The Magnetic Alphabet Sensory Table
Every one to two weeks our classroom sensory table filler and theme changes
to provide a new and exciting sensory discovery experience.
With it being the beginning of the school year, our classroom sensory table filler and theme is being changed for the first time. For the first two to three weeks of the school year the filler is large colored pasta in various shapes, that provides a simple sensory experience and easy clean up. While my scholars are learning the sensory table routine, they are being taught how to take responsibility in cleaning up any mess they have made. They enjoy the clean up process, using children sized tools provided in the bucket under the table, so some spills are not necessarily an accident.
The key to a great sensory table filler is not the complexity or the cost, but the experience. I try to change up the filler and the tools to provide an entirely new experience each time, or not immediately repeating a similar experience until later in the school year.
The Magnetic Alphabet Sensory Table provides an open-ended experience, along with the ability to engage the students in multiple academic activities that include literacy and science.
Magnet wands are provided to collect the magnetic alphabet letters and match them to the chart on the magnetic whiteboard on the wall above the table.
The simple magnetic letter activity provides one-to-one correspondence and fine motor skill development. It also presents exploration of magnetic and non magnetic materials. The sensory table consists of alphabet magnets, magnetic wands, letter beads, magnetic counting chips, funnels, scoops and colored alphabet pasta filler. You can find the wonderful alphabet chart printable from The Intentional Momma, via Teachers Pay Teachers, HERE.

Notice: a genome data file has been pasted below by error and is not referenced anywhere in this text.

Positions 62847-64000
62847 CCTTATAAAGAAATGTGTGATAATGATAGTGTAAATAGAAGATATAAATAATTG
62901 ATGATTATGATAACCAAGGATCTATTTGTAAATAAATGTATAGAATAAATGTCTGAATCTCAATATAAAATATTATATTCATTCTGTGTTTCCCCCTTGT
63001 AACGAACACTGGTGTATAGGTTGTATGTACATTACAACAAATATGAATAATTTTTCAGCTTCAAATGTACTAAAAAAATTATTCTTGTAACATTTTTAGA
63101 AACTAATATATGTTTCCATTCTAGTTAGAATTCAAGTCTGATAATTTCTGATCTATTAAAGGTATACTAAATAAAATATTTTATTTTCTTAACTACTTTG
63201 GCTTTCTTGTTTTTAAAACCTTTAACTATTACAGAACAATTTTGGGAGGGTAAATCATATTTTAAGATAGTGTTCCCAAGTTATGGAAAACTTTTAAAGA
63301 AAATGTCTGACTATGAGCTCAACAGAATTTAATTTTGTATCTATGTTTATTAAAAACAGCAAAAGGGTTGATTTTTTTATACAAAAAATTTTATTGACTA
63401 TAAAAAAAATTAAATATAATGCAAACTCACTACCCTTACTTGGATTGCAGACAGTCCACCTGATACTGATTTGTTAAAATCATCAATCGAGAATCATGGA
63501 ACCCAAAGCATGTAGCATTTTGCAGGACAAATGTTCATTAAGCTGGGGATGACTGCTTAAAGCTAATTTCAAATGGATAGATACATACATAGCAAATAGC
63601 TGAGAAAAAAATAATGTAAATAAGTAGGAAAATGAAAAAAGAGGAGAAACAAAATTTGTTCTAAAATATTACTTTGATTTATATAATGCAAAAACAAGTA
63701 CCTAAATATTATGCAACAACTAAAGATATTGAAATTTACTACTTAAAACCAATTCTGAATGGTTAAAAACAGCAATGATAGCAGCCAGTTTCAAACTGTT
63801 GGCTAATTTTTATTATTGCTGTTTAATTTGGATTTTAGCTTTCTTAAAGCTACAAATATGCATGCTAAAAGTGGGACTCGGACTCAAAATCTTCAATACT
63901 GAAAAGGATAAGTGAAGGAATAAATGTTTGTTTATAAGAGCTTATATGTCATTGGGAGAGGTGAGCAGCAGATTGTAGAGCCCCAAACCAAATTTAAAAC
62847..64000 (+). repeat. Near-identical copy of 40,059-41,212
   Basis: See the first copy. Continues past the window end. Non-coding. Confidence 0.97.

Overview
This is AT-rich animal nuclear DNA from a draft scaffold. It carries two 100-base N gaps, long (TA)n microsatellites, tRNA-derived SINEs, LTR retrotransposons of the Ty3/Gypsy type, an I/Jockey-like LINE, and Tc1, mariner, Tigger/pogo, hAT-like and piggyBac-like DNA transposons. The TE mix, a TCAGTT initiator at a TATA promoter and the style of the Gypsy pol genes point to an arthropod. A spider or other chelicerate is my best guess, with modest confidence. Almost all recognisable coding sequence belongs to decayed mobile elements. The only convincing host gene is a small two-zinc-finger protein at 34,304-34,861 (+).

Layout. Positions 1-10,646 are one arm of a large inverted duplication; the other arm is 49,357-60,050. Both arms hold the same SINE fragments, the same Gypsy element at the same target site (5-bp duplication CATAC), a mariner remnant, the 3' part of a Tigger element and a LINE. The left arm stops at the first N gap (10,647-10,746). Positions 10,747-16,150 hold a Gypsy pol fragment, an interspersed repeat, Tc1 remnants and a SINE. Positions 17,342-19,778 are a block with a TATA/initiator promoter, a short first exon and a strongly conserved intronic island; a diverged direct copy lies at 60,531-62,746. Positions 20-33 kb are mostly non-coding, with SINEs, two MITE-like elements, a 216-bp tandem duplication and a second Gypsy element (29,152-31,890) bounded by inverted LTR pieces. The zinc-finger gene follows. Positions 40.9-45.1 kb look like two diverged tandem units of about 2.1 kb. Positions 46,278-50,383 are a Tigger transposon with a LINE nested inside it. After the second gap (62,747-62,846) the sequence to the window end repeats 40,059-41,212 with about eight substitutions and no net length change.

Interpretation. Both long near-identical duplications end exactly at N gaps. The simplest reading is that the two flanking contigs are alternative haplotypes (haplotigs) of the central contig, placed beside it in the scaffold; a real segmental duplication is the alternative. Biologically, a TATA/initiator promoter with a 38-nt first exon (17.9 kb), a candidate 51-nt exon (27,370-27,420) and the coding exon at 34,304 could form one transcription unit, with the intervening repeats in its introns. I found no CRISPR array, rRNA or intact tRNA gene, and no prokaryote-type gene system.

Additional tools and manipulatives provide activities with a broader range for students with different skill levels.
Optional tools can also lend to an entirely new sensory experience each time the same child goes back to explore. On most occasions, new or additional tools are added on the second week to invite the same children back again. To add to the experience, magnetic counting chips were buried in the filler to surprise the explorers.
Multi-colored, non magnetic alphabet beads were buried in the filler as well. The optional tools provided were mini collapsible funnels and sand scoops. The sand scoops came from a chidren's beach set, purchased from the dollar store during their summer inventory.
Although this sensory table has been made for a large container, smaller versions can easily be made by simply reducing the amount of filler. The alphabet pasta, used as the filler for this table, was dyed with liquid watercolor. Pasta can also be dyed with liquid food coloring. Nothing more was added to color the pasta. I've found that less ingredients are always better, especially if children will be handling it. A simple small squirt inside a ziplock bag, filled with the desired amount of pasta is all it takes. Then shake, shake, shake - it gives your arms a great little workout. Spread it out onto a baking sheet or foil and wait for it to dry completely before using. The pasta I used only takes a couple of hours to dry at the most.
My preferred liquid watercolor is by Colorations and goes a very long way. The alphabet pasta I used was difficult to find in our local grocery stores, since its quite popular. I ended up purchasing it online and was excited to find it in bulk. I've provided links below to the supplies I used.
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My Amazon Picks, to complete The Magnetic Alphabet Sensory Table:
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